Hello! I'm an award-winning author of short fiction, poetry and criticism: my short stories have won the Hugo, Nebula and Locus awards, my poetry's won the Rhysling award three times, I've reviewed books for NPR for the last five years and recently became the New York Times' OTHERWORLDLY columnist, covering science fiction and fantasy. You can read my first column here, and find a list of my short stories, poems, and other essays and reviews on my website.
What you're subscribing to is a space in which I can write about the many things that interest me but that I simply don't have time to pitch through regular channels--even assuming regular channels would be interested in my ideas on how Hadestown and Hamilton are two sides of a tragic coin, pace in The Mysteries of Udolpho, worldbuilding in Middlemarch, Walter Benjamin and digital originals, narrative circles closing in Moana, or the ways in which N. K. Jemisin's Broken Earth trilogy and Max Gladstone's Craft Sequence intersect in their depictions of art.
It's also where I'll release speeches I've delivered--as WisCon Guest of Honour, as keynote speaker at the Surrey International Writers' Conference--drafts of works in progress (which are most likely to be poetry, but will eventually be turned novel-wards), and all sorts of bonus DVD extra material from my extant short fiction and forthcoming work.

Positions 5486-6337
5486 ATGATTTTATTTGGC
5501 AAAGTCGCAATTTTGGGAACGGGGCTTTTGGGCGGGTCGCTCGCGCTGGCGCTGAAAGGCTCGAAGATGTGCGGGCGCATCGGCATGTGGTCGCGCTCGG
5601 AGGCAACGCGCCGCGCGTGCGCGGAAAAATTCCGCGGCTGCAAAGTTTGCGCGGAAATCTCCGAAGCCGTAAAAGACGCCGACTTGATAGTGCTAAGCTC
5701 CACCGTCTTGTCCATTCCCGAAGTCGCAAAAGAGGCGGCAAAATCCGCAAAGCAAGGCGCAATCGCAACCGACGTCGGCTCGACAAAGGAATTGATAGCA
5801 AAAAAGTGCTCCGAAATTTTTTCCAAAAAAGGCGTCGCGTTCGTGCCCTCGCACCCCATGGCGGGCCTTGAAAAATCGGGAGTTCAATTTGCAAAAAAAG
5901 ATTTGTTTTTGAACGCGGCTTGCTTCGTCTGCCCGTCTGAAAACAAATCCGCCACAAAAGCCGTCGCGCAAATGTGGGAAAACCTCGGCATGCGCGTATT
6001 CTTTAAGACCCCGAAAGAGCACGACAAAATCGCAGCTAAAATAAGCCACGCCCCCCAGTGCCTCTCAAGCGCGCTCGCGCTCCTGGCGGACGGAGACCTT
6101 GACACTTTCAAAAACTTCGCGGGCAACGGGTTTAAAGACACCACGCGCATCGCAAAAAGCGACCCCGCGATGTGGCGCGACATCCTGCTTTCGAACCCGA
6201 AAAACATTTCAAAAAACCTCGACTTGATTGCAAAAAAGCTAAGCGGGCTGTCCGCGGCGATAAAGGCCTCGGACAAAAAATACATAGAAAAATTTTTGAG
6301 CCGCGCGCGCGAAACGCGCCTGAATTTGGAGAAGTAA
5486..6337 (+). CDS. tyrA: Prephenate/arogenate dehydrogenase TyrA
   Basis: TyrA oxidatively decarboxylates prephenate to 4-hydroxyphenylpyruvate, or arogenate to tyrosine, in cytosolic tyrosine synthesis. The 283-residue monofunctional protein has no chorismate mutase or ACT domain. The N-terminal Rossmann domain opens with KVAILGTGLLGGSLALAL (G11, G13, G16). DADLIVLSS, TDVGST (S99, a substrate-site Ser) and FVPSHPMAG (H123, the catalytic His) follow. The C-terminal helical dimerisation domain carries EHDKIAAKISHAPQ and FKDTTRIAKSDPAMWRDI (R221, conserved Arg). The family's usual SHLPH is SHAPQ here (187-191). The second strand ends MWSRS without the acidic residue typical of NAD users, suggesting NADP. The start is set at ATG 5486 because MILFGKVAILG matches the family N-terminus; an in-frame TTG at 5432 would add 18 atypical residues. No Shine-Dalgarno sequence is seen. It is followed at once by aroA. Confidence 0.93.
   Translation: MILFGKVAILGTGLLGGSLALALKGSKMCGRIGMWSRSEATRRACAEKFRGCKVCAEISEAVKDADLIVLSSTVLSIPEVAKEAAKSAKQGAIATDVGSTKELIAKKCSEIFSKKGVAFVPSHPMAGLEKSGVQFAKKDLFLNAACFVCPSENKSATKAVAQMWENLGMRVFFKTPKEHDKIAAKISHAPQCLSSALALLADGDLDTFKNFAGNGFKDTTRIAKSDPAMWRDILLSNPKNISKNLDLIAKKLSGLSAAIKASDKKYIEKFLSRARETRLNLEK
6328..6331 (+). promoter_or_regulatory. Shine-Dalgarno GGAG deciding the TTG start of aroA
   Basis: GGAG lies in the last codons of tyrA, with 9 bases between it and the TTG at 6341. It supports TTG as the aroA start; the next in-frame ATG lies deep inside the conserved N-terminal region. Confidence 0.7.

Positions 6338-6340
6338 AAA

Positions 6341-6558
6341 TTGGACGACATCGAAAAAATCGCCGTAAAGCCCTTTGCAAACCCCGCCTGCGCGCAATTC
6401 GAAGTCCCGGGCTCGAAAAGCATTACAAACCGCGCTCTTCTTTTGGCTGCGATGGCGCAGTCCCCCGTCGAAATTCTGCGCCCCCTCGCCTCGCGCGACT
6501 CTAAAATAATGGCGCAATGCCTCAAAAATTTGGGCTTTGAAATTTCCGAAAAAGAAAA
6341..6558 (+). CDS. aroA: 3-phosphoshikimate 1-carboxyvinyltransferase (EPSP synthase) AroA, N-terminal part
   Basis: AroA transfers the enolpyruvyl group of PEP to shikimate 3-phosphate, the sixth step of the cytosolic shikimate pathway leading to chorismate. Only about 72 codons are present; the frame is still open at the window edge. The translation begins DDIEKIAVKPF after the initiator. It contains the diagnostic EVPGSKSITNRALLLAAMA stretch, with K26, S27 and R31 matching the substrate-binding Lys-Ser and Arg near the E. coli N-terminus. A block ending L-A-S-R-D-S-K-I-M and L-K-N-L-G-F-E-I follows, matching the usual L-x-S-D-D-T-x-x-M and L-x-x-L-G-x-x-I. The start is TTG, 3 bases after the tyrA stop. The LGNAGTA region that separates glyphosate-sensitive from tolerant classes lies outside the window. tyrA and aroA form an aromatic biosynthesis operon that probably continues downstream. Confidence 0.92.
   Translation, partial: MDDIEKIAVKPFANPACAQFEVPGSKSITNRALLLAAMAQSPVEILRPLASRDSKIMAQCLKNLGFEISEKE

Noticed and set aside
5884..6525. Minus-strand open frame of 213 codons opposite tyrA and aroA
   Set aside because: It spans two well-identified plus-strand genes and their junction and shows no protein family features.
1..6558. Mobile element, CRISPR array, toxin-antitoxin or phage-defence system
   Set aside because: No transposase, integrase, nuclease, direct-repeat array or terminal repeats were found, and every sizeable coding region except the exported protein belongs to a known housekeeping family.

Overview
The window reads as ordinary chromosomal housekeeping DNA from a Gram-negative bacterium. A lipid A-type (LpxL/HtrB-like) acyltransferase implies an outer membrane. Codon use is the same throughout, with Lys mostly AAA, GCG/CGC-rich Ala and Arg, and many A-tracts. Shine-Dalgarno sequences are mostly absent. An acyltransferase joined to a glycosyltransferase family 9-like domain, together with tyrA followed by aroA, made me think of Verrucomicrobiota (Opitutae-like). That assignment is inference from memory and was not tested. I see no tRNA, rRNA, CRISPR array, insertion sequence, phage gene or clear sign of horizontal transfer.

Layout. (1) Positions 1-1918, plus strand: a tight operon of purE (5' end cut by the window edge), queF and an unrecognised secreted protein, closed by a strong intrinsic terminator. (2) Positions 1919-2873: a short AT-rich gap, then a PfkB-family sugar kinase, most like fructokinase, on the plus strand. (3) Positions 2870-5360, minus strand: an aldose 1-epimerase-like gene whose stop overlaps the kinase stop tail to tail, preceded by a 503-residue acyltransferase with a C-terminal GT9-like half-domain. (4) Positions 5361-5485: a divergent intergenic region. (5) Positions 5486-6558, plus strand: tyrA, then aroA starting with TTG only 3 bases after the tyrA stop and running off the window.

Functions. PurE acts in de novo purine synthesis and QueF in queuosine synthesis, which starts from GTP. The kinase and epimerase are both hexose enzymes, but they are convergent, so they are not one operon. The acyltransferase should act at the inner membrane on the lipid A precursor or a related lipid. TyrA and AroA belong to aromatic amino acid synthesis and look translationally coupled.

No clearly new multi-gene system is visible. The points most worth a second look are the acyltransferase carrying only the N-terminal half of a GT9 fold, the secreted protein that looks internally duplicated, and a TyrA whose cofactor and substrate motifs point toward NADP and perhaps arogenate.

If we hit a certain level of support, I'll be able to write reviews here too--especially of books that I desperately want to talk about, but that, for various reasons, I can't discuss on other platforms. The lead time to write about books for NPR and the NYT is anywhere between 1-6 months, and since my time's so limited, if I'm not reviewing a book in time for the week of its release, I just don't get to read it at all. Here's a sampling of recent books you may be shocked, SHOCKED to learn I haven't yet read:
- Ann Leckie's Imperial Radch trilogy
- Malka Older's Infomocracy and Null States
- Katherine Addison's The Goblin Emperor
- Sofia Samatar's Tender
Just to name a few!
Also, I am itching to read older genre work, to think deeply about genre lineages, to invite conversation about Naomi Mitchison, Octavia Butler, Ursula K. Le Guin, Joanna Russ, Samuel R. Delany, and more. At certain levels of subscription you'll also get a say in what I'll read/write about next.